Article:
Untapped potential has been at the heart of stories throughout the history of cinema, novels, and humanity.
For some discovering their life’s purpose may come early in their lives, while for others, it comes in the later seasons of their existence. Rachel Joyce’s novel The Unlikely Pilgrimage of Harold Fry taps into this need with the title character as he realises he must do something for his forgotten friend despite being advanced in years.
Harold Fry (Jim Broadbent) lives an ordinary and quiet life in Devon, England, with his wife Maureen (Penelope Wilton) until their tranquility is interrupted by a letter from an old friend. Queenie (Linda Bassett) is a former work colleague who has been estranged from the couple for years, but she writes to share with them that she is dying of cancer in a hospice. Initially, Harold chooses to write his friend a letter until he is unexpectedly inspired by a petrol station attendant to give Queenie hope by believing she can survive. As the simple man steps out of the station, this action starts his journey on foot to Berwick-upon-Tweed, a 600-mile trek to Northern England. This leads to an exploration of his past, present, and future as one who begins to see the value of doing something with his 65 years of life despite his past mistakes.
A Journey Into the Spiritual Side of Life
This faith journey stands out because it shows how the simplest incidents can lead to life-changing events. Admittedly, Harold Fry’s story is fictitious and could be dismissed and catagorised as a mere fairy tale, but this would be unfortunate. Rachel Joyce digs into the inexplicable nature of the spiritual realm and how this connects us all to the human experience. The personal odyssey of her central character shows us all how we are meant for something more than ordinary life. Also, when people take that step of faith, many may be inspired by this response to living. Granted, her solutions lead to unfulfilling answers to the purposes of life, but the author’s story opens the door to considerations and better conclusions.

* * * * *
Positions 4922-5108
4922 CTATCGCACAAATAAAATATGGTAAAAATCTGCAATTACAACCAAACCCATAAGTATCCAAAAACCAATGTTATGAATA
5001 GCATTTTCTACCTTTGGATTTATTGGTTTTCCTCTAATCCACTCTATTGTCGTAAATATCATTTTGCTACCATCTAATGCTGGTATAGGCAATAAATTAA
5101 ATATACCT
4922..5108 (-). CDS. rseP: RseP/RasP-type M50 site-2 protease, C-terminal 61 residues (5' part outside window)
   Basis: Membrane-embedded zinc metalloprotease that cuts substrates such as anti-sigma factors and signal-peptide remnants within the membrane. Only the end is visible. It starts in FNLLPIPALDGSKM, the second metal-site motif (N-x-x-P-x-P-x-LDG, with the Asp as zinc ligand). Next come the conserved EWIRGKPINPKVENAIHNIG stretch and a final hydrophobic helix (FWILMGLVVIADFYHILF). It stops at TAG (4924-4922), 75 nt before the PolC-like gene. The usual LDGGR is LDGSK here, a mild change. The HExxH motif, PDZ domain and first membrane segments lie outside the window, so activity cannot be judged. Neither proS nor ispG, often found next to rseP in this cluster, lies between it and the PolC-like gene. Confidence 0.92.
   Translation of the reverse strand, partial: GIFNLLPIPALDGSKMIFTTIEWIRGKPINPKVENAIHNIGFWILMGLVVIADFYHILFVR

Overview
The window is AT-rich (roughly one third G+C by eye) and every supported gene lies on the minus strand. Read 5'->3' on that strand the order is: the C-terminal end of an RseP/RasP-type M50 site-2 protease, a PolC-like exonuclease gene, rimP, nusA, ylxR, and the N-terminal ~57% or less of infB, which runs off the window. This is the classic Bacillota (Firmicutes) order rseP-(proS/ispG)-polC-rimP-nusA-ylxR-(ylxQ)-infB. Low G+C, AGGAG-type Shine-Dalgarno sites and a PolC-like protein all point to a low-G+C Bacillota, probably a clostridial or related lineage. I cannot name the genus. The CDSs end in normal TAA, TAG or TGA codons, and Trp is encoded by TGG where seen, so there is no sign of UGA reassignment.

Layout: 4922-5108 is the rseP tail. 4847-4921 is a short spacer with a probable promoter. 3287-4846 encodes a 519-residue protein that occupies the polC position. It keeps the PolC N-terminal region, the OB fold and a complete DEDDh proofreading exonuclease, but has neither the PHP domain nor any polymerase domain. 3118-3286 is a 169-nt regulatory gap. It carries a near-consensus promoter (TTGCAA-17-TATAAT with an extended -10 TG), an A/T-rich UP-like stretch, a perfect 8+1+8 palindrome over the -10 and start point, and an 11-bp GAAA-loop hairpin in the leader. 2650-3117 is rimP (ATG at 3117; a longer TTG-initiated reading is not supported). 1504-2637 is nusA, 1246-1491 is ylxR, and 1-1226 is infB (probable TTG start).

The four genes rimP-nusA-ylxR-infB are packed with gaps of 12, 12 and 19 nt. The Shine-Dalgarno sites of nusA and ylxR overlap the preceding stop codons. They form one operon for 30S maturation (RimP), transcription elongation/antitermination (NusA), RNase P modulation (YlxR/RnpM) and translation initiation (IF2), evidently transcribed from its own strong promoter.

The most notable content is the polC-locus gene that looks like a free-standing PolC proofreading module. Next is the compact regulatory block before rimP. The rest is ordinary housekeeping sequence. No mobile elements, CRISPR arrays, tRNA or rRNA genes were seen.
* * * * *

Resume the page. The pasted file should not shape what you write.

At the heart of this pilgrimage, Jim Broadbent (The Duke) convincingly travels through all the layers of emotional and physical challenges. His performance shows how experiences like this lead to a person’s awakening and how others factor into this transformation. Penelope Wilton (Downton Abbey) supports his portrayal subtly, yet brilliantly, as his long-suffering wife. Both actors manage to capture the essence of this couple as they fight their way through these necessary changes within their relationship and the healing it provides for them.
The Unlikely Pilgrimage of Harold Fry is confronting, challenging and may leave many viewers perplexed by its less-than-resolute ending. Yet, this story should leave people asking themselves what they can do with the life they have been given and considering the purpose behind their choices.
The search for purpose and meaning is unique to the human condition. Yet for many the words of Solomon can ring true when it comes to life and purpose –
“Meaningless! Meaningless! Utterly meaningless!
Rachel Joyce’s novel approach to finding purpose screams from the deeper recesses of this short passage in Ecclesiastes by digging into humanity’s questions about our goals in this existence.
Similar to the words of Solomon, this film thrusts the door open wide to the consideration of where purpose and solace can be found. But…If you read the other writings in the Bible, you would find that God created each person to be an active player in His creation, living an abundant life filled with purpose.
Now that has some meaning!
The Unlikely Pilgrimage of Harold Fry is rated M and deals with mature themes and suicide.
About the author: Russ Matthews is a film critic at City Bible Forum and Reel Dialogue. He has a passion for film and sparking spiritual conversations.
All images: Movie stills